TWO women who were raped and abused by their father over 25 years - bearing seven of his children - were given an apology today by a Yorkshire authority which failed to protect them.
Listen to audio from today's conference
The apology was made during the publication of the executive summary into a serious case review, which acknowledged the family had contact with 28 different agencies and 100 members of staff over 35 years.
The 56-year-old father is serving a life sentence for repeatedly raping his daughters, who went through 18 pregnancies between them.
The man, whose crimes have been likened to those of the Austrian rapist Josef Fritzl, fathered seven children with the women.
The serious case review, which covers a 35-year period, showed the family moved repeatedly - 67 times - so the father could avoid detection.
Today Sheffield and Lincolnshire Safeguarding Children Boards, which were responsible for the family over the period of abuse, apologised for their failings and insisted changes had been made to protect families from abuse better.
Sue Fiennes, independent chair of Sheffield Safeguarding Children Board, said: "We want to apologise to the family at the heart of this case. It will be clear that we failed this family.
"This report will not make comfortable reading for any of the organisations concerned with the family.
"We are all committed to working relentlessly to do all we can to minimise the risk of this happening again and indeed we have taken action.
"Lessons are being learned by the agencies involved."
Chris Cook, independent chair of Lincolnshire Safeguarding Children Board, added: "We are genuinely sorry. We should have protected you.
"This is a tragic and complicated case that involved more than 100 professionals working in 28 agencies.
"The man responsible, who intimidated and frightened his family, was convicted of multiple counts of rape and is serving a life sentence.
"Throughout this tragic history he moved his family repeatedly - 67 times - to maintain his secret.
"When the matter was disclosed by the victims, it was acted upon swiftly."
He said he wanted to reassure people in Sheffield and Lincolnshire that they had significantly changed the way they work, particularly in protecting vulnerable children and families.
In November, Sheffield Crown Court heard the man's campaign of terror and abuse started when the women were aged between eight and 10.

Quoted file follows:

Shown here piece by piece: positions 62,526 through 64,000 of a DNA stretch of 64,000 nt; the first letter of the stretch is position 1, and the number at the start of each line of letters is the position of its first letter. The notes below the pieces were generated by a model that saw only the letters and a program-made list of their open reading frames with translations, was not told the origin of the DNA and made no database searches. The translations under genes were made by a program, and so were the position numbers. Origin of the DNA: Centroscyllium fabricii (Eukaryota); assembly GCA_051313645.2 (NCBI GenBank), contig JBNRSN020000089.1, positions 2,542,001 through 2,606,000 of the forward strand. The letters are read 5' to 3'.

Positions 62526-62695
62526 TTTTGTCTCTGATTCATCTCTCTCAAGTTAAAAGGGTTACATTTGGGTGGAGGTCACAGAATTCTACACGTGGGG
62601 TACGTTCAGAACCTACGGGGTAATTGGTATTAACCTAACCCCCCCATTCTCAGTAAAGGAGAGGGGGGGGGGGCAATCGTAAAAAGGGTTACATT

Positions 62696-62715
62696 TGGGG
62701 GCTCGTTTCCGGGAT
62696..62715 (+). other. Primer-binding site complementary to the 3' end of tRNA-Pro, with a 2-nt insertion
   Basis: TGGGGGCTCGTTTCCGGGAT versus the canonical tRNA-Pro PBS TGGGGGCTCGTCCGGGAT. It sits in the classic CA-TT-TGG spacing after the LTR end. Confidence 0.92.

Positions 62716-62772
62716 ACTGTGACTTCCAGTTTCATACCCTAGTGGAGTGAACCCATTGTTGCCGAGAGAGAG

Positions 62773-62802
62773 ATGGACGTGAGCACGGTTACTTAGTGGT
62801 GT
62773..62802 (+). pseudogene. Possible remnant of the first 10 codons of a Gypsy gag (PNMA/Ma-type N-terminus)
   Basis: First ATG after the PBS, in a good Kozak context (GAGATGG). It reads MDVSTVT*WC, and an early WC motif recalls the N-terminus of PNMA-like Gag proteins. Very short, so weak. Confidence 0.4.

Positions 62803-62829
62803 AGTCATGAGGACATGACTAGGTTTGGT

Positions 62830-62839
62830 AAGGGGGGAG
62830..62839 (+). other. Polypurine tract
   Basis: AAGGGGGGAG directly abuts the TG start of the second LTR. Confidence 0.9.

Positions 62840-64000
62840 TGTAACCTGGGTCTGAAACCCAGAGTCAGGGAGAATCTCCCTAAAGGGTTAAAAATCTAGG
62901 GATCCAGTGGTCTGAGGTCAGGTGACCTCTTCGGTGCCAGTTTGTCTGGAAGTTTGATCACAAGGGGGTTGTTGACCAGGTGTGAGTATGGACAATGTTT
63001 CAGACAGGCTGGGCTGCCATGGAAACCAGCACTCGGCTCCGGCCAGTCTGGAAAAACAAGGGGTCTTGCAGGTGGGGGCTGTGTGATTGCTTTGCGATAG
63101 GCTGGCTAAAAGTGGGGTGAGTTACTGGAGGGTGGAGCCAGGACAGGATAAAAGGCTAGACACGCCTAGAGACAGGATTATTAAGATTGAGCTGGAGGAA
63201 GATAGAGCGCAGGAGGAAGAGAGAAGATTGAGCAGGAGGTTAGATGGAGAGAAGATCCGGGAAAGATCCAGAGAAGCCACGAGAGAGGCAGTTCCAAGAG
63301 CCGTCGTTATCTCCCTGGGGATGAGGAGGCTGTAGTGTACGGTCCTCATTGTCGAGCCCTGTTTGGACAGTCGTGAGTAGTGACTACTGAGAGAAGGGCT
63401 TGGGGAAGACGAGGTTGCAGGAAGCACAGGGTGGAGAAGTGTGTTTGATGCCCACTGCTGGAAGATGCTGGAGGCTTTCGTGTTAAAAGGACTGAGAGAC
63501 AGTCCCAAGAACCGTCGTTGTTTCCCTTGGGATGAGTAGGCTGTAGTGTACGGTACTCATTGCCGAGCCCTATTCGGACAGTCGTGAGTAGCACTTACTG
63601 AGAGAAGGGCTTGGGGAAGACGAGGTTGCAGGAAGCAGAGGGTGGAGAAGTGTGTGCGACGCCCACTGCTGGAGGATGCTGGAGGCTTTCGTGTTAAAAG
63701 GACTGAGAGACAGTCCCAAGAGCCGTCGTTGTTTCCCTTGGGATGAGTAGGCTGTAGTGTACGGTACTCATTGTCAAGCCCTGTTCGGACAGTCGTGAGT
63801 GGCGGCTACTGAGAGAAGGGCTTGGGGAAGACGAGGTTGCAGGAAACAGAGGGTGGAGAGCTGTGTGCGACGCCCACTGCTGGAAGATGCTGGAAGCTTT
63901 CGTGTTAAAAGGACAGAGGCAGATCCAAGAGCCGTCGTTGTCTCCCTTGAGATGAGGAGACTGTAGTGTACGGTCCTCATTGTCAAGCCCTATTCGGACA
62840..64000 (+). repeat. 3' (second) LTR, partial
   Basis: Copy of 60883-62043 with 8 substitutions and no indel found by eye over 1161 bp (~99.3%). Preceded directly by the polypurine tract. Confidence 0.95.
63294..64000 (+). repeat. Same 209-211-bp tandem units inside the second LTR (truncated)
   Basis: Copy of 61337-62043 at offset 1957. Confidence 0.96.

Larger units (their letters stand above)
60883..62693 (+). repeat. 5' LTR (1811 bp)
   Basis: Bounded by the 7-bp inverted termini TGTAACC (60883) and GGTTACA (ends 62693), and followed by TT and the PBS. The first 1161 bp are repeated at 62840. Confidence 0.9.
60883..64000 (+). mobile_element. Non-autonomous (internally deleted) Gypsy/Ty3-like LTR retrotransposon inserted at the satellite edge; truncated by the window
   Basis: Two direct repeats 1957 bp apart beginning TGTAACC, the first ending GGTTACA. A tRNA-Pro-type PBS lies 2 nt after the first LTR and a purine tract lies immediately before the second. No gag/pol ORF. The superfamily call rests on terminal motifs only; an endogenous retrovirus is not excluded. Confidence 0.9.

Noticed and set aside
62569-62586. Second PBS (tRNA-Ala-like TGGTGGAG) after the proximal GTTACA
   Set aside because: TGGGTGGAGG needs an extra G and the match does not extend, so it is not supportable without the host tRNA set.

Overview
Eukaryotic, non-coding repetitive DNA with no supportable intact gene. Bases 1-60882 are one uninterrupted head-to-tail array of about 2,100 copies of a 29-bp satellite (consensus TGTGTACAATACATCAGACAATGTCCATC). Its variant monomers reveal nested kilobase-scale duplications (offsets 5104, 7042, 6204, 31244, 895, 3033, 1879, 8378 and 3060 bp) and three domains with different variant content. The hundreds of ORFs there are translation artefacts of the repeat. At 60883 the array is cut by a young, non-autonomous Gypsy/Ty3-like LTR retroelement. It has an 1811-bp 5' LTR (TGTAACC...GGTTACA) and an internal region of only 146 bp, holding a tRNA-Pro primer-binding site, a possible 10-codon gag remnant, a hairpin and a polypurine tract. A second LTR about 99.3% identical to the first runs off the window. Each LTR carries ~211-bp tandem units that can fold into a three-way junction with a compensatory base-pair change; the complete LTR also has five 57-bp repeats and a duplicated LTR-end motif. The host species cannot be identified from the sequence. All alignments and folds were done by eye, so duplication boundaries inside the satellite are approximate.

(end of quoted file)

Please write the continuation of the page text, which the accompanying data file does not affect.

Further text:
If they refused their father's advances, they were badly beaten.
Both daughters were raped repeatedly during their ordeal, which started in 1981. At the start they were attacked every day, while for long periods they would be raped two or three times a week.
If they refused, they would be punched, kicked and sometimes held to the flames of a gas fire, burning their eyes and arms.
The court heard the defendant, who called himself the "gaffer" when at the family's home, took pleasure in fathering children by his daughters and would continue to rape them despite problems with their pregnancies.
He would even rape them while they were pregnant and they would have to take it in turns to babysit their children while the other was forced to have sex with him.
In November, Judge Alan Goldsack QC told the court that questions would inevitably be asked as to what professionals had "been doing for the last 20 years".
James Baird, representing the defendant, launched a stinging attack on social services in both Sheffield and Lincolnshire.
He said: "It must be inconceivable to those who have listened to this case that these offences have been carried out, in this day and age in a so-called civilised society, over such a long time and with such consequences, without them being reported or investigated."
After the case, the women's brother blamed social services for not protecting the family, saying authorities should have recognised something was wrong during his father's quarter-of-a-century campaign of abuse.
He said: "I blame a lot of people. I blame people that were meant to be looking after children because we were all meant to be under child protection at five, so I blame the people that should have been doing their jobs looking after us."
Professor Pat Cantrill, author of the independent report, summarised its findings at a press conference in the Derbyshire Hotel, Derby, today.
She said there had been a culture of "having a quiet word" which contributed to failures to help the family.
The report said: "Between 1990 and 1996 either Adult M or Adult N was pregnant every year or on some occasions twice a year. On four occasions they were pregnant at the same time."